If the value of the post was truly only temporary, don’t be afraid to delete it. When we delete old content, we redirect the URL to the most appropriate URL on the site. You could also just decide to let the old post 404. If people are linking to your old post and you delete it, you’re throwing away link value. At that point, it’s better to redirect the old URL, if only to your homepage.

Don’t throw away history though: historical posts are fun to link back to later on. For instance, in our infographic post earlier this week, I linked to my original gravatar post. This post belongs to the history of this site, deleting it would be a shame.

Ready? There’s more website maintenance to do!

Once you’re done with this (or have had enough for a while), make sure to do the other website maintenance tasks too. For starters, clean up your 404’s!

This post first appeared as Website Maintenance: clean up old posts & pages on Yoast. Whoopity Doo!

Crawl efficiency: making Google’s crawl easier

crawl efficiencySearch engines crawl your site to get the contents into their index. The bigger your site gets, the longer this crawl takes. It’s important that the time spent crawling your site is well spent. If your site has a 1,000 pages or less, this is not a topic you’ll need to think about much. If  you intend on growing your site though, keep on reading. Acquiring some good habits early on can safe you from huge headaches later on. In this article we’ll cover what crawl efficiency is and what you can do about it.

All search engines crawl the same way. In this article we’ll refer to Google and Googlebot.

How does a crawl of your site work?

Google finds a link to your site somewhere on the web. At that point that URL is the beginning of a virtual pile. The process is pretty easy after that:

  1. Googlebot takes one page from that pile;
  2. it crawls the page and indexes all the contents for use in Google;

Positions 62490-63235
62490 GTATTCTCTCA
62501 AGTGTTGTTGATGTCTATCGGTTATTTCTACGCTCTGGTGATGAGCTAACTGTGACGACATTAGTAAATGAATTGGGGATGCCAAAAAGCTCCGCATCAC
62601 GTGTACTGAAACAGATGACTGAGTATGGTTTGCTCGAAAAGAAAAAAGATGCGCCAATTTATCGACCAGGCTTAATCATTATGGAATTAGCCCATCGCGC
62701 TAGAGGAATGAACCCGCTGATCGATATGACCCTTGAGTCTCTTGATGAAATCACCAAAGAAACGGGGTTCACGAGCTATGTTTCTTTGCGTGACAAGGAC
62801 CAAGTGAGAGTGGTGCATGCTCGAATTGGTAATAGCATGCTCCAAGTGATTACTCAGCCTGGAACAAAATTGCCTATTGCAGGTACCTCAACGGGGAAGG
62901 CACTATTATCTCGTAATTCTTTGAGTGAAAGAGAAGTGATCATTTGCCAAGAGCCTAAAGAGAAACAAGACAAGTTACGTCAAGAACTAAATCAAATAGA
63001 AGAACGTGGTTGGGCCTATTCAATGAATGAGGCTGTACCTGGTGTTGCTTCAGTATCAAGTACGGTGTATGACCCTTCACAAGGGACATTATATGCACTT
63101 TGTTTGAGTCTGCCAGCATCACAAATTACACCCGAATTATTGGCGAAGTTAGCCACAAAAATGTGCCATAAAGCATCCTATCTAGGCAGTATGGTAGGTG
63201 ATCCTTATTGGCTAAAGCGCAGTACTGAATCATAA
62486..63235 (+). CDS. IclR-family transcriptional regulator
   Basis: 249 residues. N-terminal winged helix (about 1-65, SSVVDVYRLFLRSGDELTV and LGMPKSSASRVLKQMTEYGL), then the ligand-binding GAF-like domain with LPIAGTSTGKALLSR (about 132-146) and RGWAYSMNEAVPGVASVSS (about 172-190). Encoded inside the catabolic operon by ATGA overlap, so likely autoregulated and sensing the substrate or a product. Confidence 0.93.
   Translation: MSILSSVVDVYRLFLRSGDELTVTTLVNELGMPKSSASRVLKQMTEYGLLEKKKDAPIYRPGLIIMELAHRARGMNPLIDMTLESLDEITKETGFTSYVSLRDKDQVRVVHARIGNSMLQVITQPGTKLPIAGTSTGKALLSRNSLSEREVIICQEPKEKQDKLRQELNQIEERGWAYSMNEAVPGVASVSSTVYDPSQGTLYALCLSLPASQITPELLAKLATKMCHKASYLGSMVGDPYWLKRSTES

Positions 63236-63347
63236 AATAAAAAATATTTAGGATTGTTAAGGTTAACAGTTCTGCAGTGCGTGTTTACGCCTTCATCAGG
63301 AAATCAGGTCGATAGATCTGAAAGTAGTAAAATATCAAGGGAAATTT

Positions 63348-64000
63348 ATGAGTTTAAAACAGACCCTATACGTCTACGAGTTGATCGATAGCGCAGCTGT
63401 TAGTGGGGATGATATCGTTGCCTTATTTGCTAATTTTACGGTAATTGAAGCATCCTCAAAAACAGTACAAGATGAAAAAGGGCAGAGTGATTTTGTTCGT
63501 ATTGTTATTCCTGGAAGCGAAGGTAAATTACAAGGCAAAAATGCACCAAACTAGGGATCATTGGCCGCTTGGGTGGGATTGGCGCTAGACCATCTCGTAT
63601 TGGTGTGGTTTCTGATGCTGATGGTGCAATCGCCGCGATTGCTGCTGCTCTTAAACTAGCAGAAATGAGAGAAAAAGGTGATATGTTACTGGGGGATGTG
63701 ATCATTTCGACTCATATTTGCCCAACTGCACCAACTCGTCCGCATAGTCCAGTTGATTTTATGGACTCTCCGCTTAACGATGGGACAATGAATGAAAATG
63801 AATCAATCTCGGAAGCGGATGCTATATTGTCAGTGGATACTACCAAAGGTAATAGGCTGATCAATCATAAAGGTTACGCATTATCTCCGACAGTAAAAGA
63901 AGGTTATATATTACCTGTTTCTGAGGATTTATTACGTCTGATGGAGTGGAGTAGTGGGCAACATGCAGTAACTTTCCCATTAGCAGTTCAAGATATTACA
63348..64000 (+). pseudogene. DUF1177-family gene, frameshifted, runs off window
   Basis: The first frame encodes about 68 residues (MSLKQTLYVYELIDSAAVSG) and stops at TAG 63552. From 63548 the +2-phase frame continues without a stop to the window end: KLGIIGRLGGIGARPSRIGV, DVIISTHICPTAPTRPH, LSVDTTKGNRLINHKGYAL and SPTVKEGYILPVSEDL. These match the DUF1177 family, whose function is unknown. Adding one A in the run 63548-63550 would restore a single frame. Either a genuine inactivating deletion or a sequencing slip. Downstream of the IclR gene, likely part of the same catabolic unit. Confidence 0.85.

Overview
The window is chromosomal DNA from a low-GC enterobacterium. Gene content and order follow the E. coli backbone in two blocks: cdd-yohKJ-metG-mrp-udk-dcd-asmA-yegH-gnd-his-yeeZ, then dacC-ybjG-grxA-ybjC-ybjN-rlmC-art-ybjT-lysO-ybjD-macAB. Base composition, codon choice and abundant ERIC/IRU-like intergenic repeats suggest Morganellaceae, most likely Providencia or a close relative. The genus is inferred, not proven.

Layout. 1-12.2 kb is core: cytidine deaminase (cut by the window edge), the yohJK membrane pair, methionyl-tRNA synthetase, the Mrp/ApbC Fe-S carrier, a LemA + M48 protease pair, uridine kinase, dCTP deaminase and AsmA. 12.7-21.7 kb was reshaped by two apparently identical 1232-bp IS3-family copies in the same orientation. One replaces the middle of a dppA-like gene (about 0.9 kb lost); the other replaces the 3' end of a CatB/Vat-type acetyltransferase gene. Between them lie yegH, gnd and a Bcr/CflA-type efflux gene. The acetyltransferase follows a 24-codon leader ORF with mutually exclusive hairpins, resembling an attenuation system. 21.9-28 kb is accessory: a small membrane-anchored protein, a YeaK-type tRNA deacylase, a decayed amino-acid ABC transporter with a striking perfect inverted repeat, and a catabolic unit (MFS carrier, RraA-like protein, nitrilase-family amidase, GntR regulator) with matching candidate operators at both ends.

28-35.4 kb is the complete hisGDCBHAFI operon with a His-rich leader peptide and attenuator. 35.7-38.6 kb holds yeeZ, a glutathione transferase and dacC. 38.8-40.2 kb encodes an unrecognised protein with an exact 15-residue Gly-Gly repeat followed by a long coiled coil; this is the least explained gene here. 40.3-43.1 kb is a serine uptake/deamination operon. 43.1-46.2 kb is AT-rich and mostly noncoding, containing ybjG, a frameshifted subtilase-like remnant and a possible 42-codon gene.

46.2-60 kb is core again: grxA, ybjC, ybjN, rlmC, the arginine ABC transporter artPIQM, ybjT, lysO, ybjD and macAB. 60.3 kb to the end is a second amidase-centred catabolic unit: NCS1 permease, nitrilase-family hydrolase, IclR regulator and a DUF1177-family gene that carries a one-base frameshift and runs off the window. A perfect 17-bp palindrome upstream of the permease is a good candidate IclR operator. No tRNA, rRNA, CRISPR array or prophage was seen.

3. it then adds all the links on that page to the pile.

During the crawl, Googlebot might encounter a redirect. The URL it’s redirected to goes on the pile.

Your primary goal is to make sure Googlebot can get to all pages on the site. A secondary goal is to make sure new and updated content gets crawled fast. Good site architecture will help you reach that goal. It is imperative though that you maintain your site well.

Crawl depth

An important concept while talking about crawling is the concept of crawl depth. Say you had 1 link, from 1 site to 1 page on your site. This page linked to another, to another, to another, etc. Googlebot will keep crawling for a while. At some point though, it’ll decide it’s no longer necessary to keep crawling. When that point is, depends on how important the link pointing at that first page is.

This might seem theoretical, so let’s look at a practical example. If you have 10,000 posts, all in the same category and you show 10 articles per page. These pages only link to “Next »” and
“« Previous”. Google would need to crawl 1,000 pages deep to get to the first of those 10,000 posts. On most sites, it won’t do that.

This is why it’s important to:

  • Use categories / tags and other taxonomies for more granular segmentation. Don’t go overboard on them either. As a rule of thumb, a tag is only useful when it connects more than 3 pieces of content. Also make sure to optimize those category archives.
  • Link to deeper pages with numbers, so Googlebot can get there quicker. Say you link page 1 to 10 on page 1 and keep doing that. In the example above, the deepest page would only be 100 clicks away from the homepage.
  • Keep your site fast. The slower your site, the longer a crawl will take.

XML Sitemaps and crawl efficiency

Your site should have one or more XML sitemaps. Those XML sitemaps tell Google which URLs exist on your site. A good XML sitemap also indicates when you’ve last updated a particular URL. Most search engines will crawl URLs in your XML sitemap more often than others.

In Google Webmaster Tools, XML sitemaps give you an added benefit. For every sitemap, Google will show you errors and warnings. You can use this by making different XML sitemaps for different types of URLs. This means you can see what types of URLs on your site have the most issues. Our WordPress SEO plugin does this for you automatically.